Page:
Homeowners insurance works much like auto insurance, except that it covers hazards to your home. And it may cover an even wider variety of events than an auto policy, if only because those events have potentially more variety. For that reason, how to get the most affordable homeowner’s insurance can be a more complicated process than shopping for other types of insurance.
The cost of homeowner’s insurance can vary from a few hundred dollars to several thousand dollars per year. It all depends on the value of your home, the hazards that are prevalent in your geographic location, and the risks specific to your own use of the property, among other factors.
Let’s do a quick overview of what homeowner’s insurance is, what it does, and what you can do to get the most affordable coverage.
What Does Homeowner’s Insurance Cover?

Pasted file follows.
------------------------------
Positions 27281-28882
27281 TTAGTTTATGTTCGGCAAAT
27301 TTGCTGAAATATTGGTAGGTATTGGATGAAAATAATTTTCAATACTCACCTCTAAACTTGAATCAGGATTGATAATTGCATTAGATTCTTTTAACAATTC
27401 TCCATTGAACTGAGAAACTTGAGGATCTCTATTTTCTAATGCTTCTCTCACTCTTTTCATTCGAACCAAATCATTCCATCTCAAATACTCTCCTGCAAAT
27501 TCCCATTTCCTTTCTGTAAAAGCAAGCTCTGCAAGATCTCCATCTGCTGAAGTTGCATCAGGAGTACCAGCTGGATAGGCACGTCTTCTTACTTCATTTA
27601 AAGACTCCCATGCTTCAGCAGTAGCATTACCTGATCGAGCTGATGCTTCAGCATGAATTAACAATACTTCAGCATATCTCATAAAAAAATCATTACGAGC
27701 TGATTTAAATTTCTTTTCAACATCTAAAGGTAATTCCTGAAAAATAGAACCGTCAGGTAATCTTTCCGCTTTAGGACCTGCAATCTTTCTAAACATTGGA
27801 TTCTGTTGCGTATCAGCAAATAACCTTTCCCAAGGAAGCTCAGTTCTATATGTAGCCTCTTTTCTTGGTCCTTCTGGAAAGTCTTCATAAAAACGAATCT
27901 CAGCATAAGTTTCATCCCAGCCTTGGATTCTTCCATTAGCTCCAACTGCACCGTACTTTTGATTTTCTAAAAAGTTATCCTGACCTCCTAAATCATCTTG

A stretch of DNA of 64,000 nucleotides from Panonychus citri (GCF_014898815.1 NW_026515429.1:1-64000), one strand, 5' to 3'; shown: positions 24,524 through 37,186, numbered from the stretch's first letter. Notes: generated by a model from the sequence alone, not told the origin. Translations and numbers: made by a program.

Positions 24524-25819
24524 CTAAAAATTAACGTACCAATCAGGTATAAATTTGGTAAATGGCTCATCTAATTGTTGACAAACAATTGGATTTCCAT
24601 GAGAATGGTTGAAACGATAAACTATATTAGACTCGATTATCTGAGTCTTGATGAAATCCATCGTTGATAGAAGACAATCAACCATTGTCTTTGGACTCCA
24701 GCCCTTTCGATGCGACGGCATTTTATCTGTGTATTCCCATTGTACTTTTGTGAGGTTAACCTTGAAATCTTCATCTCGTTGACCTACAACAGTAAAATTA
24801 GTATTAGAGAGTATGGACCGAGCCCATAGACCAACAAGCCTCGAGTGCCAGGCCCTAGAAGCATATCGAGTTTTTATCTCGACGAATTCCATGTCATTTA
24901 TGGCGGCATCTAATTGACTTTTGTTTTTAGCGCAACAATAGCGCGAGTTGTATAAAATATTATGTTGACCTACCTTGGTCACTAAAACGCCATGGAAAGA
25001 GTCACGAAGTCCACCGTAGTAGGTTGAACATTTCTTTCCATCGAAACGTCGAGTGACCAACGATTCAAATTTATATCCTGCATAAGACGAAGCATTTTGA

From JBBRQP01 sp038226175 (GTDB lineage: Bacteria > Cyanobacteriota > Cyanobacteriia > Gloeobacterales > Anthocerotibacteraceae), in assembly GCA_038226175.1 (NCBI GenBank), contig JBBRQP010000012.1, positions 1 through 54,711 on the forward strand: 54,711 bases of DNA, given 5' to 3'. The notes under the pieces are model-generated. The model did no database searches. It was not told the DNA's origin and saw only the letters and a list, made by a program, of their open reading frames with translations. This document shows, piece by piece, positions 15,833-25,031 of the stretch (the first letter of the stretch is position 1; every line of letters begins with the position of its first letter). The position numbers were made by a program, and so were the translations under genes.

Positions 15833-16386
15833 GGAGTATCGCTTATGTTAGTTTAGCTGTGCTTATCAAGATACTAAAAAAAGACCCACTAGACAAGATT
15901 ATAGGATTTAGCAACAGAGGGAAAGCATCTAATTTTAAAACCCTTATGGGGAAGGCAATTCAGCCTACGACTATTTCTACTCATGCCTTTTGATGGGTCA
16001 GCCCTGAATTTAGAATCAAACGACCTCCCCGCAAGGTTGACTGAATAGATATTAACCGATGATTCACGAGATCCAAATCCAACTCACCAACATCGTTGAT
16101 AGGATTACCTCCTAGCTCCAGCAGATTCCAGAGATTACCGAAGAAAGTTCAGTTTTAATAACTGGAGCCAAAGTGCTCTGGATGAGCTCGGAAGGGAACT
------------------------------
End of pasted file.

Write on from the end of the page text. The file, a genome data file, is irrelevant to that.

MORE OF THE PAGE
Probably the best understood coverage provided by homeowner’s insurance involves the physical structure of your home. For the most part, that’s any improvements to the property, including the house itself, outbuildings, and surface amenities, like the driveway, fencing, and landscaping.
That doesn’t extend to the land itself, since that can’t actually be replaced. For that reason, the coverage provided by the policy will be based on the value of the improvements, minus the land it’s constructed on.
According to the Insurance Information Institute some of the common hazards covered include:
- Fire or lightning
- Damage from windstorm or hail
- Riots or civil commotion
- Damage caused to the property by aircraft or vehicles
- Smoke damage
- Theft, vandalism or malicious mischief
- Volcanic eruptions
- Falling objects (think tree branches or trees themselves)
- The weight of ice, snow, or sleet, causing damage to the building
- Freezing of a plumbing, heating, air-conditioning or automatic fire protection system or of a household appliance
- Sudden and accidental damage from an artificially generated electric current
Policies also typically cover accidental discharge or overflow water or steam from indoor sources, like plumbing for a sprinkler system. As well, it will cover sudden and accidental tearing apart, cracking, burning, or bolting of a steam or hot water heating system or an air-conditioning or automatic protective system.